WMP has vastly improved its management of data to enable the most efficient planning of reactive work across its estate and its ability to manage quotation for work so that costs are captured, controlled and auditable. 

“Everything is online and we can access what we need in real time, meaning WMP has full control enabling complete transparency and visibility across the Estate.” 

Procurement is made up of a strong team of people, experts in their particular categories who all work as one and are aligned to the same goals of the organisation. As Jon himself acknowledges; it’s highlighted just how important cross-functional collaboration is to achieving any form of success for WMP. 

As WMP emerges from this COVID19 era, this procurement journey will continue. It will shift and change as the world around it, and the face of policing, changes with it. Jon, through all of his years in the private sector, understands that budgets will fluctuate and so he is keen to stress that he and his team have a duty to continue delivering the best resources and best value to WMP in order for WMP to serve its community both today, and long into the future.  

“We must always remember that we are funded by the public purse,” he adds. “We’ve got a finite amount of budget in what we want to do. But make no mistake; we want to do a lot and we will do a lot in the near future,” 

Rachel Hartland Lane adds: “Our vision and values as a police force are to protect people from harm. That’s ultimately what we’re here to do and so the efficiency and effectiveness of our police service is absolutely vital. There’s an immense amount of pride in ensuring that we enable our officers and staff to have everything that they need. Procurement plays a key role in this, and we don’t lose sight of the fact that everything we do is about protecting our public.” 

John Campion 

Police and Crime Commissioner, West Mercia Police 

“Procurement is not broken, it’s just not as good as it can be. Like many organisations, we tend to relive and repeat our mistakes and ask, “how did this happen?” If we procure our uniforms badly for example, in terms of quality or supply, we’re not serving the public because the people doing the job haven’t got the right equipment. We need to know how that happened and have it within us to change. For example, we could spend less on uniforms and use them more smartly; and that’s just one way in which we can be more strategic when it comes to the procurement function here.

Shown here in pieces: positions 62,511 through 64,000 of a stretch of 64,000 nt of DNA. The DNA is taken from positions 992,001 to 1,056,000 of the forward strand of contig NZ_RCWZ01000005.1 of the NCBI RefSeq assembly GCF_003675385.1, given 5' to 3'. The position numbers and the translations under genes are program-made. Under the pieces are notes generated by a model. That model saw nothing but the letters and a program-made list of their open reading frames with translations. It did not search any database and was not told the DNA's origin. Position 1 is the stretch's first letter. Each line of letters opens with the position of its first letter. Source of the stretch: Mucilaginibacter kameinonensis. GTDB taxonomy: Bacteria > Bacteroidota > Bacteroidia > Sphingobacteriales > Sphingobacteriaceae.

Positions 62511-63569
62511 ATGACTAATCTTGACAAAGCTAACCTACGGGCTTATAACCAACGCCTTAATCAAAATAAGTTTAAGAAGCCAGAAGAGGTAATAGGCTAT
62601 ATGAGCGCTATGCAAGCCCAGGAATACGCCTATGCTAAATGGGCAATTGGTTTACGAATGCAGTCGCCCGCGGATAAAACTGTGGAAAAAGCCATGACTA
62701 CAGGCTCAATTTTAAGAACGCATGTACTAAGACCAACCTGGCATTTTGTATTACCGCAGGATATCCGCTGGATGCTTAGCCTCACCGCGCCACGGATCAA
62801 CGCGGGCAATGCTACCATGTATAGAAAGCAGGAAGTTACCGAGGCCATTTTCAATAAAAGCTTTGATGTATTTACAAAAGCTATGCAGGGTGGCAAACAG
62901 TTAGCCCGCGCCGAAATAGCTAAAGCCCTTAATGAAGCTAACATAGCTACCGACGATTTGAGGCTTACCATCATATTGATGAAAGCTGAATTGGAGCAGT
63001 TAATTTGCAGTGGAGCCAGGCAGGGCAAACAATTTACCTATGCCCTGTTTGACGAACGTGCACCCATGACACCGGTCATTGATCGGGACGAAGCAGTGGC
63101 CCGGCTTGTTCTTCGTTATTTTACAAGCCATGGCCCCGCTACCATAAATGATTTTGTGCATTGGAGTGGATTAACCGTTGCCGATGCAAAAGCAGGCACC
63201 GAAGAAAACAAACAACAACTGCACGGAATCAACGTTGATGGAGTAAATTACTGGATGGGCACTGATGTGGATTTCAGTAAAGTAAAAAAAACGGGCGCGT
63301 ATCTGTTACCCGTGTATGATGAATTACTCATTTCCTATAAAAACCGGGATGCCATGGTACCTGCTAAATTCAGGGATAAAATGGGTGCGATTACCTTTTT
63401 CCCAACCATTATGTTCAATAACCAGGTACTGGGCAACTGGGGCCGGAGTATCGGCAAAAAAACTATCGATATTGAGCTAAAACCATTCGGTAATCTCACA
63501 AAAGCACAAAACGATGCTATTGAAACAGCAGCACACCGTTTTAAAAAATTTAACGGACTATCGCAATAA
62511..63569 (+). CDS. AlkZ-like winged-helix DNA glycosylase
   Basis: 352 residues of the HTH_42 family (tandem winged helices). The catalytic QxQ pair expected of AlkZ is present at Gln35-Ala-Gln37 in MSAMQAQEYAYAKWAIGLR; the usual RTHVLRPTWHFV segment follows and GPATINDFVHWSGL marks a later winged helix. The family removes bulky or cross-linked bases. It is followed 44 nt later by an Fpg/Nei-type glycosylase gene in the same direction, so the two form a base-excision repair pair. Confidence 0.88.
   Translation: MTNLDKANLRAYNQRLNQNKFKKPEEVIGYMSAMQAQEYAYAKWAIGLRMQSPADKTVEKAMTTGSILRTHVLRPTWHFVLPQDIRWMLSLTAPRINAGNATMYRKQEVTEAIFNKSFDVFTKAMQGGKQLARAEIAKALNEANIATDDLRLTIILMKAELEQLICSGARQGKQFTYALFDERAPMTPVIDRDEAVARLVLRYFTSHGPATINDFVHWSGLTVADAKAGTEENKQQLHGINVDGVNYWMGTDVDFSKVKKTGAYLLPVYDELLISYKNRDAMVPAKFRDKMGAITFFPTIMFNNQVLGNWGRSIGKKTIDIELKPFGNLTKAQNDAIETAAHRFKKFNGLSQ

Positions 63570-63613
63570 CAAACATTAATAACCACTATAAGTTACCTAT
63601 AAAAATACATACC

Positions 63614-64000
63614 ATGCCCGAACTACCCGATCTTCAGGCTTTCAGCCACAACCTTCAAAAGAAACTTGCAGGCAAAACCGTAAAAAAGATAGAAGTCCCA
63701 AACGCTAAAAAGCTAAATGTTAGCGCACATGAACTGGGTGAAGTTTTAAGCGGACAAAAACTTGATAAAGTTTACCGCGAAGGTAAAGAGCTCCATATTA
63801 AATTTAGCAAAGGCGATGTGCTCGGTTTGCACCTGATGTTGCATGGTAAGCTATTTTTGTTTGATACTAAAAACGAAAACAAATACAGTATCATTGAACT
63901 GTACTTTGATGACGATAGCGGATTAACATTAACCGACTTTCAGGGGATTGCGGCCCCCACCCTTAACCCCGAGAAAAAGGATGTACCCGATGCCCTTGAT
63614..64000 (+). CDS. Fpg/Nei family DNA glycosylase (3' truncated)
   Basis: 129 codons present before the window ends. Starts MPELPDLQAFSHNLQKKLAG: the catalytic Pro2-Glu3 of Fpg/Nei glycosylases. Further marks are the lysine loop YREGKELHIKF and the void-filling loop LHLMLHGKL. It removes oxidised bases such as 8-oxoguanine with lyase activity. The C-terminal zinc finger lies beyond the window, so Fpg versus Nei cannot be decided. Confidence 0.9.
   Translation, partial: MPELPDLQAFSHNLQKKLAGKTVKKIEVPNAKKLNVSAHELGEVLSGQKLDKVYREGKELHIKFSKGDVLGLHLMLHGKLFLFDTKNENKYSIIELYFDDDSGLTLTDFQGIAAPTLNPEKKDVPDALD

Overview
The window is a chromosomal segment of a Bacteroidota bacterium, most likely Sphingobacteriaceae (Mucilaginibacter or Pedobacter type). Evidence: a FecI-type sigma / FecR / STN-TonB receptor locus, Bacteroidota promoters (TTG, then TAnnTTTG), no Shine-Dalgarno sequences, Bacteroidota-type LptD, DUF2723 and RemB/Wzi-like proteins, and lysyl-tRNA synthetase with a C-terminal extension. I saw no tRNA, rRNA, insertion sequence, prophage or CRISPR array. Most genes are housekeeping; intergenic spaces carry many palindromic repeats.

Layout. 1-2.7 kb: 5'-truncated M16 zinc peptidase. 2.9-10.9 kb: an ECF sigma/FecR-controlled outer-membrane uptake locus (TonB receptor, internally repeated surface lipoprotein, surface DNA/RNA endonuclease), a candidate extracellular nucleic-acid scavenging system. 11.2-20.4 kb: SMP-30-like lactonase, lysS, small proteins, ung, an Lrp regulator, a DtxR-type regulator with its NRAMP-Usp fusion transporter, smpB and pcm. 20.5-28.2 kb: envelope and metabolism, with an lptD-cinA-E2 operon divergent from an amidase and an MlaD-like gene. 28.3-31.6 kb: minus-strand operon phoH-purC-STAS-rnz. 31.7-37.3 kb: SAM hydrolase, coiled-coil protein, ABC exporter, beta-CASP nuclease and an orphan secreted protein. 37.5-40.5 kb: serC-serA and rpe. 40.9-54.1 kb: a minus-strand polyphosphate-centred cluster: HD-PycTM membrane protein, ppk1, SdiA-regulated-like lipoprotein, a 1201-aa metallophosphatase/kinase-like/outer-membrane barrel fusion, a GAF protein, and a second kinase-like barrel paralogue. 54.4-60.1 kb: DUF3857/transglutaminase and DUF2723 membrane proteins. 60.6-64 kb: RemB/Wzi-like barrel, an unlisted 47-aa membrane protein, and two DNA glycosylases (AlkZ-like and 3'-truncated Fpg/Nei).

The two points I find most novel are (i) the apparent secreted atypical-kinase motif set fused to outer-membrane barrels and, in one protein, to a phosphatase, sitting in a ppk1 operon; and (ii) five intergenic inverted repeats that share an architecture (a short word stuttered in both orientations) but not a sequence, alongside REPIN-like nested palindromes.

This journey has been about getting the most out of the process, not about fixing a gaping chasm. I see this as about improving our general wellbeing when it comes to procurement. Savings aren’t financial and they aren’t the treasurer’s problem. Procurement isn’t just for procurement, it is part of the system that everybody is responsible for. 

COVID has shown us why public sector procurement, at times, is amongst the best because it does need to be adaptable and this is important as we move beyond COVID and maintain the balance between our efficiency and effectiveness when serving the people. 

I don’t buy into this idea that there’s public sector procurement and private sector procurement. It is all just good procurement. We should be taking the very best at what we are able to tap into. The constant journey of transformation is about keeping it fresh and people are a key part to making that happen. For me and WMP, if procurement is serving itself and not the organisation, it’s missing the point entirely.”

Julian Moss BSc (Hons), MFPH 

Deputy Chief Constable, West Mercia Police 

“We’ve always been good at getting project support without any early steer from procurement, which has come in far too late.  With Jon, we’ve made the right decisions and gone through effective procurement exercises, and been given the right advice in setting contracts and SLAs. We are now capable of holding those to account. Procurement is much more supported. I’m seeing fewer problems coming through as a result of poor procurement processes.  

The reality of what the public sees and values is people. 80% of our costs are on our greatest asset, our people. If we can spend less on uniforms and use them smartly to save time and effort, then our people are able to do a better job and we’ll have more people to serve the community. We’ve got a public duty to make sure that we’re as effective and efficient as we can be in supporting the service that we deliver, which is all delivered through people. 

I think there was an organisational mindset that things took a long time. The use of technology, different ways of connecting and agile ways of working, were probably the most visible. Look at where we’ve come so far with procurement and just look at what we can now do. Our greatest legacy from this will be this sense of recognising what procurement can really do for the organisation and how fast and effectively it can do it, which has been one of the real bugbears of the public sector.”

go back to top ^